My friend and client, Juan, went on a holiday a couple of months ago. Juan’s from a small town in the Pyrenees, just outside of Barcelona, and he was going back home with his wife and kids for a two-week vacation. Unfortunately, it turned out to only be a one-week vacation because his company’s international marketing meeting was held in Barcelona during his break and he felt duty-bound to attend.
Of course I could empathize. When Gloria and I got married, we didn’t go on a honeymoon because I had some client emergency or other and had to cancel our trip so I could deal with it. But here’s the funny part: 27 years later, we still remember that we didn’t go on a honeymoon but we can’t remember what it was that was so damn important at the time. And even though we have worked with the Greater Miami Convention & Visitors Bureau for going on 20 years now, we don’t have any 26-year old client relationships so whoever it was isn’t with us anymore regardless of what sacrifice we made for them.
What was so damn important anyway?
The past few weeks have been dark ones where I’ve attended a number of funerals, including one for my longest running friend, Alan Somerstein. Alan’s mom and my mom met in the maternity ward at Mt. Sinai Hospital on Miami Beach and he and I were lifelong friends after that. Alan and I were born five days apart and we used to tell people that we were twins. If they asked who was the older twin, I’d proudly answer “Me.” If they asked how far apart we were born, Alan would say “Five days.” Then we’d walk away giggling while they scratched their heads and tried to figure it out.
Alan and I were roommates for a couple of years after graduation and stayed in touch after we both had gotten married and started raising kids. And even though Alan was a rabid sports fan and I never even know what type of game people are talking about, we always found things to chat about.
At most funerals, people go on and on about how nice the recently deceased was, even though they often weren’t. But Alan was. Alan was easily the nicest person on the planet.
At Alan’s funeral, the speakers all talked about how much we loved him. We told stories about Alan’s life and how he made us smile. And his daughter Lindsey made us cry with her poignant words of love and loss.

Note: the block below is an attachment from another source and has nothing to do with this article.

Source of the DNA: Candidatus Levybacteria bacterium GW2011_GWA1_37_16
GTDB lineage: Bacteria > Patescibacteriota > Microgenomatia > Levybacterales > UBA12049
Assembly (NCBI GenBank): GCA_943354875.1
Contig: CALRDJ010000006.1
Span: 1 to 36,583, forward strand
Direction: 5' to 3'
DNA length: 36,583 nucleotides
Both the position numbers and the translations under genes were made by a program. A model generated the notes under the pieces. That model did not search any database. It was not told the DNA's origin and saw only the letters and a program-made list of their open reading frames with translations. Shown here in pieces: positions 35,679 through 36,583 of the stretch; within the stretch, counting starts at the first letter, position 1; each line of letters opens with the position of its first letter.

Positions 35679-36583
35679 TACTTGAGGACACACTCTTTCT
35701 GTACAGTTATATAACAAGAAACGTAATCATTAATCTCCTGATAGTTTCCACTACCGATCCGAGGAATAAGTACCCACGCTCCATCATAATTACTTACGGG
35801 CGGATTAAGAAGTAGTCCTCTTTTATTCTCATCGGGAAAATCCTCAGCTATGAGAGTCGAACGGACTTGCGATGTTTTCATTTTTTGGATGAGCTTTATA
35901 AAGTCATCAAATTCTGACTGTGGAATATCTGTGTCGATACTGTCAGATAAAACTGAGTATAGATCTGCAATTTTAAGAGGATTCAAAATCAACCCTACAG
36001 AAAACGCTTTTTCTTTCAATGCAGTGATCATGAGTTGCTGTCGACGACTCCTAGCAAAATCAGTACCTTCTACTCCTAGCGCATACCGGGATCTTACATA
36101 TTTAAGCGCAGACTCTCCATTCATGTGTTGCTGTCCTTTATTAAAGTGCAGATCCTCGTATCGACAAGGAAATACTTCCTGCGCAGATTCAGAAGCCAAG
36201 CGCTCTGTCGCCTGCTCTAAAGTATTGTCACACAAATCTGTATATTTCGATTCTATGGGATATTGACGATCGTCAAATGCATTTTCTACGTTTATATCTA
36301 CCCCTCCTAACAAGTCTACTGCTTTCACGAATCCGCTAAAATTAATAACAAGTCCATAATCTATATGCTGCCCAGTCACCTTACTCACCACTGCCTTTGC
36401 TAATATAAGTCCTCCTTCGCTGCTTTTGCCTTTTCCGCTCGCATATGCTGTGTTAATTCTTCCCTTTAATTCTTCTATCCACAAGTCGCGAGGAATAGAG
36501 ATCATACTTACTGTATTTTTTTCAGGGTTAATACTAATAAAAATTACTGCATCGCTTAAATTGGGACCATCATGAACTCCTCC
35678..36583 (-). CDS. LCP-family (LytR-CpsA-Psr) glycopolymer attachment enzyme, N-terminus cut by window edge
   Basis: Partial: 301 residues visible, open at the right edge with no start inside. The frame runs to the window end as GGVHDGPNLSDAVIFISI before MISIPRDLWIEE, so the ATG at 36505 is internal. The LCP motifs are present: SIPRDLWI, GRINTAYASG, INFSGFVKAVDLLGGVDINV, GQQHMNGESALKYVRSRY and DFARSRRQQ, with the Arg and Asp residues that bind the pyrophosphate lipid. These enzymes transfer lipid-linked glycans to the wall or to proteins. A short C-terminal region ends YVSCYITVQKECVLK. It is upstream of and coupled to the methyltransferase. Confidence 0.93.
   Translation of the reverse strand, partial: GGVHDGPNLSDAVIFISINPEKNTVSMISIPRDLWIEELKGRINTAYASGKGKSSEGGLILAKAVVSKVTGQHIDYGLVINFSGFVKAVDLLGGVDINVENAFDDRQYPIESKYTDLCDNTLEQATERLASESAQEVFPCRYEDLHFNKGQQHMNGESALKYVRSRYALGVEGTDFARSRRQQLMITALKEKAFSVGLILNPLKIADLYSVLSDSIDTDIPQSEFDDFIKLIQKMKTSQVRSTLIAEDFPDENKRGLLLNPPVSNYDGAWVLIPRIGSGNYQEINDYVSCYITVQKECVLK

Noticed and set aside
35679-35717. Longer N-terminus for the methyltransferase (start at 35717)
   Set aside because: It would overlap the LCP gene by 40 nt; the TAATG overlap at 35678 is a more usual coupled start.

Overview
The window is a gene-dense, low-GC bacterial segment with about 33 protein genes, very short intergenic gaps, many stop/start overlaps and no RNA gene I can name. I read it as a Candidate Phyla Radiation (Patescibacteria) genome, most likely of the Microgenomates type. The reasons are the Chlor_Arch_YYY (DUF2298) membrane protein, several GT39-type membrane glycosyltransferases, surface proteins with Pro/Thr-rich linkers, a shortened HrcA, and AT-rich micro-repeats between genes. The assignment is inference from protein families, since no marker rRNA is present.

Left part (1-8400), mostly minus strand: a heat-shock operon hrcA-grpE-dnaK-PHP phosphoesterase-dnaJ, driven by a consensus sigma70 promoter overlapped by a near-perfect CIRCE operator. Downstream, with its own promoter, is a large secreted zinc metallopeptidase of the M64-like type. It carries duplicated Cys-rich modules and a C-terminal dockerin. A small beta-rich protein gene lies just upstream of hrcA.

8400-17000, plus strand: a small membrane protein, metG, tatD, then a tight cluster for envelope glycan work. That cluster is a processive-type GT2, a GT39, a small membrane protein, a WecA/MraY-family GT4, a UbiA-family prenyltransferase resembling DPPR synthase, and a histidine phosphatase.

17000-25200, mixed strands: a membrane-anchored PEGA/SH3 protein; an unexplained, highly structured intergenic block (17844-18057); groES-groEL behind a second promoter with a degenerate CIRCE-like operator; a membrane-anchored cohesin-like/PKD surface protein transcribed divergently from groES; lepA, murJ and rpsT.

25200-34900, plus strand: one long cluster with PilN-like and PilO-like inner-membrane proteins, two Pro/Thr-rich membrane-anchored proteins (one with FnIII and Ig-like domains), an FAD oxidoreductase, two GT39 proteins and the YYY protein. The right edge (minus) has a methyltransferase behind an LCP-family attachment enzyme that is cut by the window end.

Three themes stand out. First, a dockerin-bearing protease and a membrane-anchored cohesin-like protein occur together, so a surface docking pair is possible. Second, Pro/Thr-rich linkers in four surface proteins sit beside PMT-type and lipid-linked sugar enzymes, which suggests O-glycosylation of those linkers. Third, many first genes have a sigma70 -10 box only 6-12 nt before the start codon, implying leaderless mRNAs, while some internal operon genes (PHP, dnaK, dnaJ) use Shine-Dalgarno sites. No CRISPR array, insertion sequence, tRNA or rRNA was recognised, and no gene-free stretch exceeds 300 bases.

But no one talked about how much money Alan made, how big his house was or what kind of car he drove. Not because he wasn’t successful — Alan was the leading salesperson at his company every single year, even after he got sick and had to cut his hours way back — but because those things no longer seemed to matter. Still, like the honeymoon, I never went on and the family vacation that Juan cut short in Spain, those are the things we worry about every day.
The stories that made us laugh through our tears were the stories of the kind words Alan had for everyone, his concern for their well-being, and the funny things he did and said in his life.
In his beautifully crafted The New York Times article, You Are Going To Die, Tim Kreider writes, “You are older at this moment than you’ve ever been before, and it’s the youngest you’re ever going to get. The mortality rate is holding at a scandalous 100 percent. Pretending death can be indefinitely evaded with hot yoga or a gluten-free diet or antioxidants or just by refusing to look is craven denial.”
As Erma Bombeck wrote in her 1979 book Eat Less Cottage Cheese and More Ice Cream, “If I had my life to live over again I would have waxed less and listened more. I would have cried and laughed less while watching television… and more while watching real life. But mostly, given another shot at life, I would seize every minute of it… look at it and really see it… try it on… live it… exhaust it… and never give that minute back until there was nothing left of it.”
Alan did just that. And I hope I’m halfway smart enough to learn that from him. After all, what was so damn important anyway?